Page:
The Community Drug Strategy for North Bay and Area has begun a campaign that focuses on addressing the stigmas surrounding drug use.
Katharine O’Connell, a member of the Community Drug Strategy, says that they want to focus on addressing the stereotypes surrounding drug use.
“It’s one piece of the puzzle that we’re hoping will help shift mindsets when it comes to drug use,” she said.
The Community Drug Strategy will be running an awareness campaign for the next two months using social media and local advertising. O’Connell says that part of the goal for the campaign is to broaden people’s perception of who uses drugs.
“We want people to think about who can be impacted by drug use. It could be your neighbour, coworker, relative, friend, doctors, hunters, students, educators – it could be anyone,” she explained.
“There is a lot of stigma around drug use. People are afraid to talk to people who use drugs or there are societal fears of drugs themselves,” O’Connell continued. “We know the criminalization of drugs contributes to the stigma. There’s also the idea that people who use drugs are to blame for their actions and this really fails to recognize the social structures that contribute to drug use in the first place.”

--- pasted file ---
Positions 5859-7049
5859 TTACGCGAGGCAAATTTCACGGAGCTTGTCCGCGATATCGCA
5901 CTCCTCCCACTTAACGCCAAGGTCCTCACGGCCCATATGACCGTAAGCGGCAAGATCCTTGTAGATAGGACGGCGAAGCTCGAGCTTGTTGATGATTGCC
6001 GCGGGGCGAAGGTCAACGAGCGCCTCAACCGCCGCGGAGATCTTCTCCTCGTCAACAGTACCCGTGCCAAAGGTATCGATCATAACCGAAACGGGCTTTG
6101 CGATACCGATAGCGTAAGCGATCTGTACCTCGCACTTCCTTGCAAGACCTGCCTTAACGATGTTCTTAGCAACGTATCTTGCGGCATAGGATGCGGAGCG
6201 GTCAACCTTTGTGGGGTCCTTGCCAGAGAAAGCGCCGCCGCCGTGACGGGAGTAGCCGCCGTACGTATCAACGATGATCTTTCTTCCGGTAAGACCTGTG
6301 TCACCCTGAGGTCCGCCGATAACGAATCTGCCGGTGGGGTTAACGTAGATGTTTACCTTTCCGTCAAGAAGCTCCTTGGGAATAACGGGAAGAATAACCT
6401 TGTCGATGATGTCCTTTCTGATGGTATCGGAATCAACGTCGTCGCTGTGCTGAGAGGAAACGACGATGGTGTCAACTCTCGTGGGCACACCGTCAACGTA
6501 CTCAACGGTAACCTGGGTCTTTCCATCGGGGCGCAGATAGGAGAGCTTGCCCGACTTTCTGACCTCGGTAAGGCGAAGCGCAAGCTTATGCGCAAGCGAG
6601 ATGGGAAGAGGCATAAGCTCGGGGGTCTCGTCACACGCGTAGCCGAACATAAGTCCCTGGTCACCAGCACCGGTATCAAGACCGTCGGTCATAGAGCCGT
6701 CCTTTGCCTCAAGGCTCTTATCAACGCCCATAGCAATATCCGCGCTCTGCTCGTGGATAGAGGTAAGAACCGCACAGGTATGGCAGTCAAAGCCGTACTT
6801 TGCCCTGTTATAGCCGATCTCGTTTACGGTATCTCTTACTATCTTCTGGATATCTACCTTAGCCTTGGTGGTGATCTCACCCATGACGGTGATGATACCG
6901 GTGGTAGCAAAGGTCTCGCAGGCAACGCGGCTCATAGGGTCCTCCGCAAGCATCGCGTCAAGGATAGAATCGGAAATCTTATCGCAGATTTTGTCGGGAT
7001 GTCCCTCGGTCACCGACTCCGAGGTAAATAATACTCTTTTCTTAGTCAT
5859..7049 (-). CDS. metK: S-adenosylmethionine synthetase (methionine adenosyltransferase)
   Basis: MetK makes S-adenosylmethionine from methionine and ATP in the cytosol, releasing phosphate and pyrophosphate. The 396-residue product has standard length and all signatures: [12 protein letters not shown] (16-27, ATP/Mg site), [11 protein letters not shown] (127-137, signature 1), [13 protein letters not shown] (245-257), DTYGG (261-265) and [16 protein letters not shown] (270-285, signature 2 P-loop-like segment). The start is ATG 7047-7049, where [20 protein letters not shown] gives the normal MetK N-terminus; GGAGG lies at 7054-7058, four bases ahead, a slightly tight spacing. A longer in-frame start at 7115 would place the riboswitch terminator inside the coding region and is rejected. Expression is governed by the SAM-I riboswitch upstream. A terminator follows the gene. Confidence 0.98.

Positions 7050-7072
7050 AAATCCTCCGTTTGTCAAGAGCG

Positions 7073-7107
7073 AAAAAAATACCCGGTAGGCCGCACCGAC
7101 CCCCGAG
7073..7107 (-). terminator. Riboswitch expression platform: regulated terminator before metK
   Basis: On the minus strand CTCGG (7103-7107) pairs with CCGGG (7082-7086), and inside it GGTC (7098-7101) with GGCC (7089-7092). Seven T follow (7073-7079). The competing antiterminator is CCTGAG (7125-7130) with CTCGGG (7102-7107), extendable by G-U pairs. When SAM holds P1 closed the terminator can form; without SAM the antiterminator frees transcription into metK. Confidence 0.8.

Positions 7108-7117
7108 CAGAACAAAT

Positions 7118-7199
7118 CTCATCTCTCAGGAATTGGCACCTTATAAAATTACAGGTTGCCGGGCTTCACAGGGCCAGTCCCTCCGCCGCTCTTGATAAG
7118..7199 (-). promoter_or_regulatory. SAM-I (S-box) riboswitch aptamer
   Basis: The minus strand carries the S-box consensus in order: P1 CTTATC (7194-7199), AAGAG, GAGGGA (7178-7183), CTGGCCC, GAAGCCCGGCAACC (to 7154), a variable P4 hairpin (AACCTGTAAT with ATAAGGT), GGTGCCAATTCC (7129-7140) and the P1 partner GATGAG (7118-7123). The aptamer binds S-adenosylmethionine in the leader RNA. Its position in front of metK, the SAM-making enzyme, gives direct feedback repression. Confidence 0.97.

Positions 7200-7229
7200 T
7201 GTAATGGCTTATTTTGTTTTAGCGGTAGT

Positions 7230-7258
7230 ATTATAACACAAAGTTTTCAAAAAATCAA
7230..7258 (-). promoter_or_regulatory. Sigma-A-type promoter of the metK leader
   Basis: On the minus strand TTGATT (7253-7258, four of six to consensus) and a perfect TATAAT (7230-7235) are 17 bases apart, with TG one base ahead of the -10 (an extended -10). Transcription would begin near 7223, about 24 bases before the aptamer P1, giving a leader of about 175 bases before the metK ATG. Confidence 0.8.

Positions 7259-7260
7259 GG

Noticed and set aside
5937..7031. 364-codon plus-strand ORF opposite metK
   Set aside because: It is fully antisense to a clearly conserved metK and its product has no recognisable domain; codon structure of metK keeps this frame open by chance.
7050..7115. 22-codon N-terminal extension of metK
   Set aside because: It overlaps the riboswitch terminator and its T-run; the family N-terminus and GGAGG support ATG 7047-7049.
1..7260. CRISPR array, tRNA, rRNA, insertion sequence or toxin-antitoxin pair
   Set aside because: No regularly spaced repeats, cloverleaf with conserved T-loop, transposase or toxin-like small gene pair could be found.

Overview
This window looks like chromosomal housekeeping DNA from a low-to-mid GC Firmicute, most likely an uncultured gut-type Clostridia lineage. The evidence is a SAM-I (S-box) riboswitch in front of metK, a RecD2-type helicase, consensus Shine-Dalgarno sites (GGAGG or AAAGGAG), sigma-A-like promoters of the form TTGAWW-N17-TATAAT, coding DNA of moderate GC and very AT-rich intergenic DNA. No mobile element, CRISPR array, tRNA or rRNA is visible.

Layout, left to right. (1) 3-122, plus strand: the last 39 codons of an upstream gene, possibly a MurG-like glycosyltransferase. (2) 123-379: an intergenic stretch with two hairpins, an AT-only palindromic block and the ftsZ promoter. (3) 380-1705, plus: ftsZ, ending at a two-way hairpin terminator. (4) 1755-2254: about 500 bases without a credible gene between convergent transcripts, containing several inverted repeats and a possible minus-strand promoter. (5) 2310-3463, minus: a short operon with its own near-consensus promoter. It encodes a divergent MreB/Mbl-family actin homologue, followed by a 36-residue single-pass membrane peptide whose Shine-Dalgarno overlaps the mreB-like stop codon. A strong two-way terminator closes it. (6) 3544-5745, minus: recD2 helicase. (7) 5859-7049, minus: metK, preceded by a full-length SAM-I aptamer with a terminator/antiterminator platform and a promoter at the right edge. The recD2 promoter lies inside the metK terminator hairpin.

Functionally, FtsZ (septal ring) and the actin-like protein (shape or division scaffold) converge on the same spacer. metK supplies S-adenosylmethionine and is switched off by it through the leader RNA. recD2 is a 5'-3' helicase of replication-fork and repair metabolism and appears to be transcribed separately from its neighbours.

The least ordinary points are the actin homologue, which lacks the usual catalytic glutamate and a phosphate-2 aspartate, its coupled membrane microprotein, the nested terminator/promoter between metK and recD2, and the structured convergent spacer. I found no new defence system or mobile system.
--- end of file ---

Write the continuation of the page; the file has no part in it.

O’Connell says that the ramifications of the stigmas affect those who are sometimes the most in need.
“That can have a lot of impact on people. It could discourage them from calling 911, or maybe they’re afraid to access services or maybe they hide their drug use. We know it has a huge impact on those who use drugs,” she noted.
The stigmatization of drug use is not a new issue for public health, but O’Connell says that its importance has increased in recent years.
“We’ve always tried to address stigmas in different ways. It’s just been made more of a priority because we’re seeing a lot more of it. It’s come to the forefront that this is a big issue. It’s always been there but it’s just a shift in focus for our work plan,” she said.
The campaign, officially named “Let’s work together to: Stop the shame. Stop the blame. Stop the stigma” also encourages the use of the hashtag #stopstigmanorth throughout the two-month campaign.